I have to explain more frequently than one may imagine the meaning of ‘freehold’. In England, only the Sovereign owns land; the rest of us just hold bits of the Sovereign’s land on various terms. Freehold means just that – that we hold the land of the Crown free of fee and charge. Of course, from 1688 onwards the grounds on which the Sovereign could deprive us of our holding have been increasingly governed by legislation. Generally only when the Crown wants to enable the building of a new airport or motorway can our holding be cancelled. And when that freehold is also your dwelling even the Crown (through the civil courts) can’t transfer that freehold to your creditors in settlement.
I deliberately wrote ‘England’ above. Things are slightly different in Scotland. The 2003 Scottish Land Reform Act though is pretty similar to the Countryside and Rights of way Act 2000 in England; both grant rights to others to use your land for recreation. Aimed at the bogeyman of large landholders, as hated as bankers in some parts, these were populist bits of legislation designed as vote-winners. A few disgruntled peers having to tolerate the hoi-polloi in fluorescent kagouls picnicking on their lawns didn’t count.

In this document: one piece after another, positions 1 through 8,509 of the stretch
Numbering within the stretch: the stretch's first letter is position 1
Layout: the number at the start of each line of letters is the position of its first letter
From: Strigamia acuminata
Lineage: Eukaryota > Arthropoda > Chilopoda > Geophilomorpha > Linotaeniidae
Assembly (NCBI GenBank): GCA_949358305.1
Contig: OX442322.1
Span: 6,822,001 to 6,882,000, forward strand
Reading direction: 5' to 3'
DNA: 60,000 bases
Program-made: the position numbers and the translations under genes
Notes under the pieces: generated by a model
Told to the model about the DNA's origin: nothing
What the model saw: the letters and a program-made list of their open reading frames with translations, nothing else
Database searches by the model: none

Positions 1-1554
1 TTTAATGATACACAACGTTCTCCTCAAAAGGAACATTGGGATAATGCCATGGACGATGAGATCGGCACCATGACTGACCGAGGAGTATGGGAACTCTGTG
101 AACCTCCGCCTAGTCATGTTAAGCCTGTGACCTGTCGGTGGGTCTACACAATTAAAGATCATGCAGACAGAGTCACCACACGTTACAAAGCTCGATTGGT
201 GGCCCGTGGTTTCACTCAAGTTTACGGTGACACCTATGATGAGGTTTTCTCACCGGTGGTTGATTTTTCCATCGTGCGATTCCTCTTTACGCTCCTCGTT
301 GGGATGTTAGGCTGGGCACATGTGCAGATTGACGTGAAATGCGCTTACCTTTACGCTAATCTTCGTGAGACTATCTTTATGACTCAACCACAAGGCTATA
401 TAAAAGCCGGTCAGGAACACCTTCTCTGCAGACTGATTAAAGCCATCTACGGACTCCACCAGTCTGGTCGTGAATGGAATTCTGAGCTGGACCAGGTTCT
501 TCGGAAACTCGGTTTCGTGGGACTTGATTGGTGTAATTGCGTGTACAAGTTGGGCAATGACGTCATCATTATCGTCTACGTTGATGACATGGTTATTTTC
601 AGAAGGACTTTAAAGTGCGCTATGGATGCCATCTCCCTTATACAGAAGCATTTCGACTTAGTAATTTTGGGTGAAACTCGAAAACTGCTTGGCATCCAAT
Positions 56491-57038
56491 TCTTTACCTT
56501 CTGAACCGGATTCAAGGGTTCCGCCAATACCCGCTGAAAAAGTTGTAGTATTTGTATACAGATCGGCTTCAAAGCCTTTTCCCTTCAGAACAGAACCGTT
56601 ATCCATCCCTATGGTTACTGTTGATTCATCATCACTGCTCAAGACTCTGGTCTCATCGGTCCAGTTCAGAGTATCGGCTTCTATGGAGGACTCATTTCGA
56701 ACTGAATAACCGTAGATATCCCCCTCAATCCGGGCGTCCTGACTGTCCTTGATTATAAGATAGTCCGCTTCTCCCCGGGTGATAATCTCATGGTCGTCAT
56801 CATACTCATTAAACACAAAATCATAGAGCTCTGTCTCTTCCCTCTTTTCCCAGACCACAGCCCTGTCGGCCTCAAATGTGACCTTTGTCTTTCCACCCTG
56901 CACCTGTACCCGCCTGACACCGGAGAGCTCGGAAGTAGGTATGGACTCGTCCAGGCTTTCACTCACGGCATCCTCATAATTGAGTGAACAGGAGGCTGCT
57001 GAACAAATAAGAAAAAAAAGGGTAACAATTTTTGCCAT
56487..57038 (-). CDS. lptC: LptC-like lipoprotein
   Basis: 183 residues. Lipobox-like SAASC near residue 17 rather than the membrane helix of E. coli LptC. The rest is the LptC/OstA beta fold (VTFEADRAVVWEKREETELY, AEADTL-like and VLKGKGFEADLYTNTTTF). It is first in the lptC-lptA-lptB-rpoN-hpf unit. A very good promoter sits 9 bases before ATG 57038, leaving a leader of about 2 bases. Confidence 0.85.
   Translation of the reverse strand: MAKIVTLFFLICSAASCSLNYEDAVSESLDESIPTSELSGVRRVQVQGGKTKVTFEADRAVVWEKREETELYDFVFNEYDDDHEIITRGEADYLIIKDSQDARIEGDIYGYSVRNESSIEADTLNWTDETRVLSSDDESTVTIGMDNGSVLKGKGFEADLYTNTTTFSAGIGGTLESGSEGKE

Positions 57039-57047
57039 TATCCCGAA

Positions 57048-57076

But now it seems the legislation will be tested in the ECHR; are the rights granted to walkers and crofters at odds with the rights to enjoyment of property in the European Convention? People like the Duke of Buccleuch are unlikely appellants for Human Rights, but the Court of Session in Edinburgh must now turn its mind to the question.
Those hoping that court cases arising from the Convention may strengthen the rights of individual land ownership in England are doomed to disappointment. ‘Queen say all your house belong me’. And that’s the way I’m sure it will stay.